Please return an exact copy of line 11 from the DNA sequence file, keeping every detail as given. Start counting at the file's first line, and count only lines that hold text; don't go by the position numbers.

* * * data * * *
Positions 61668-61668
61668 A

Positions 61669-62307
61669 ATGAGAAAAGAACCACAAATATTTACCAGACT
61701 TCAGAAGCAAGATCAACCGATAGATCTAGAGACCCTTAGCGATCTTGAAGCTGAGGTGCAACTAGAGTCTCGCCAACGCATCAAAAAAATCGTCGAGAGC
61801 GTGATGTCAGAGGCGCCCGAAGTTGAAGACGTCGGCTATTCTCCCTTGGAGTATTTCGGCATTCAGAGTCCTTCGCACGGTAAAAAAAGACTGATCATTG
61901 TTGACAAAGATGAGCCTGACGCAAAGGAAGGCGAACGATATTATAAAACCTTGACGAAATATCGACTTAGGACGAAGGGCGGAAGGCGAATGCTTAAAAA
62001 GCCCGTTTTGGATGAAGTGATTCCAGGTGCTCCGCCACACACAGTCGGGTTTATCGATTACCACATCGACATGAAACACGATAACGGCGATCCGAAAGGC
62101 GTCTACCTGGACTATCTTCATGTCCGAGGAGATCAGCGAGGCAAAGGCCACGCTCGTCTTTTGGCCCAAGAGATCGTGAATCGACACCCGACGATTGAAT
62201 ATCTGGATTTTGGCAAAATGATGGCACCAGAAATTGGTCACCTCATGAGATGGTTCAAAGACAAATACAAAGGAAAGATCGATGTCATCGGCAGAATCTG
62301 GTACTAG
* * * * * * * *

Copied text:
62301 GTACTAG